Committee for Cityhood in East Cobb President Joe Gavalis today released a cityhood feasibility study by the Center for State and Local Finance at Georgia State University that he hopes will foster “public dialogue and state legislative consideration.” He says the GSU report, initially requested by state Rep. Sharon Cooper, R-Marietta, “is extremely favorable to East Cobb cityhood.”

According to a map the Committee earlier released, the proposed city (population est. 96,000) would fall almost entirely within the Cobb County Commission District 2 boundaries as drawn by the state legislature. The proposed city of East Cobb borders generally fall south of Sandy Plains Road, until it gets closer to the Fulton County line. The southern boundaries would fall roughly along the Powers Ferry Road corridor north of Terrell Mill Road. The western edges of the city would run along Roswell Road, Sewell Road and Holly Springs Road to Post Oak Tritt Road.

“A two-year General Assembly process requires cityhood legislation to call for a referendum that voters in the proposed municipality would decide. Under Georgia law, cities must provide a minimum of three services, and that is what the GSU study affirms can be provided— and much more,” Gavalis says.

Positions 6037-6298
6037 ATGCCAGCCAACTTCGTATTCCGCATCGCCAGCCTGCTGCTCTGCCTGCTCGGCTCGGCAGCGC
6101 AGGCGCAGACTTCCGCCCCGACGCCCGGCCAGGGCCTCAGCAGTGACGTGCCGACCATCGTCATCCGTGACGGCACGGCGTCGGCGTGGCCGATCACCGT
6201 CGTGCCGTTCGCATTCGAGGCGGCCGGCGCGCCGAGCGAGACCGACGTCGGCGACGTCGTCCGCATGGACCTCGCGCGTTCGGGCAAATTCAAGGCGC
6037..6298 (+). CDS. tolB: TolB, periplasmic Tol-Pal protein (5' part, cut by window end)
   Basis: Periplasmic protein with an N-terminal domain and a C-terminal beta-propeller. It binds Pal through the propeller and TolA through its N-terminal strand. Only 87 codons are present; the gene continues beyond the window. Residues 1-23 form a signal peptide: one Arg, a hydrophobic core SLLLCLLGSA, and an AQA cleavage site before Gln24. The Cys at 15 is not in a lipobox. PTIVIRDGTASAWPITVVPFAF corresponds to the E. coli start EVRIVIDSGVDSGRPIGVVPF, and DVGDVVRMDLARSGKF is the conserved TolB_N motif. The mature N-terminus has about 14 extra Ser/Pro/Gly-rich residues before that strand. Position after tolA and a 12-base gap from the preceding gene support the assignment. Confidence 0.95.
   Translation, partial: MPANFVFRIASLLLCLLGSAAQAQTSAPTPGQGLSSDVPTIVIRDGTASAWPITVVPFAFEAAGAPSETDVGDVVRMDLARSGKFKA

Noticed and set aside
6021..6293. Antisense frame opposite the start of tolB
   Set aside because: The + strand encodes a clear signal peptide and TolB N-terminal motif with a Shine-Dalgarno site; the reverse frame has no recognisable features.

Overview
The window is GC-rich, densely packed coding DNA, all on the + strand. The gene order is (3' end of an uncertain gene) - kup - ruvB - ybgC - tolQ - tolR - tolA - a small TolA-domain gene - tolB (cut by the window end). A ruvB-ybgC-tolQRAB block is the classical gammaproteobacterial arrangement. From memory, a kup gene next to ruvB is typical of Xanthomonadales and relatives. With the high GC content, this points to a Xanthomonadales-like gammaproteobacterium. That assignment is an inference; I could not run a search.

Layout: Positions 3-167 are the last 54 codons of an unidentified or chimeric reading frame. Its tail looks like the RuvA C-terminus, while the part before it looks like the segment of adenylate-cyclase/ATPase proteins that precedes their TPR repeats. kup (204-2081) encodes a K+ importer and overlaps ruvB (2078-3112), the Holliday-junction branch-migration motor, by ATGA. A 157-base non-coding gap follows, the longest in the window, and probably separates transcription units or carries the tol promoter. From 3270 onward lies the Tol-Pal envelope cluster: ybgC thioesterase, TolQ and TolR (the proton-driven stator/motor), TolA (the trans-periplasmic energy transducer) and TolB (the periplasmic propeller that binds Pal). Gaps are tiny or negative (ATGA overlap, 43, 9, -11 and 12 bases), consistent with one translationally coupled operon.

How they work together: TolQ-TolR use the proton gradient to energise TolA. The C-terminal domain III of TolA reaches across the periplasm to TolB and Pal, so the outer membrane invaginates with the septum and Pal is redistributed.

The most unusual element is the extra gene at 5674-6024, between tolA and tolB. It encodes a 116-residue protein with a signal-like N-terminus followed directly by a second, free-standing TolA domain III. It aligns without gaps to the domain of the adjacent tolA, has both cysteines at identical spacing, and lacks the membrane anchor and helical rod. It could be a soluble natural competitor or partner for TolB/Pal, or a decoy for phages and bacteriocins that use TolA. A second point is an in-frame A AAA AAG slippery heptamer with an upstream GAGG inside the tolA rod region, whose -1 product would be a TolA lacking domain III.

“This study is not a budget, it is a feasibility study. It develops revenue and expense estimates based on property tax files, a boundary map and estimated business license revenue,” Gavalis adds. “The feasibility of municipal services studied include police, fire management, parks and recreation.” (GSU used a similar methodology for a feasibility study it conducted for Tucker, which became incorporated in 2015.)

Now that the study is in the public forum, Gavalis cites various cityhood positives:

  • No tax increase with city formation. No new taxes even though a city resident is a Cobb Countian.
  • When the city is chartered, neighborhoods in unincorporated areas could petition to join.
  • The new city begins its first year with a substantial revenue surplus, even with one-time start-up costs. It would be up to the city’s elected representatives how to budget and spend.
  • More local control over local affairs.
  • City government would have an elected mayor, elected Council and appointed city manager.
  • Existing government center on Lower Roswell Road can be expanded
  • Students in the city continue to go Cobb’s highly-rated public schools
  • Better road maintenance
  • Enhanced police coverage & fire protection

(Editor’s note: In the interest of full disclosure, the East Cobb cityhood committee retained Phil Kent Consulting to handle media/communications. Its president Phil Kent is also the CEO of InsiderAdvantage Georgia.)


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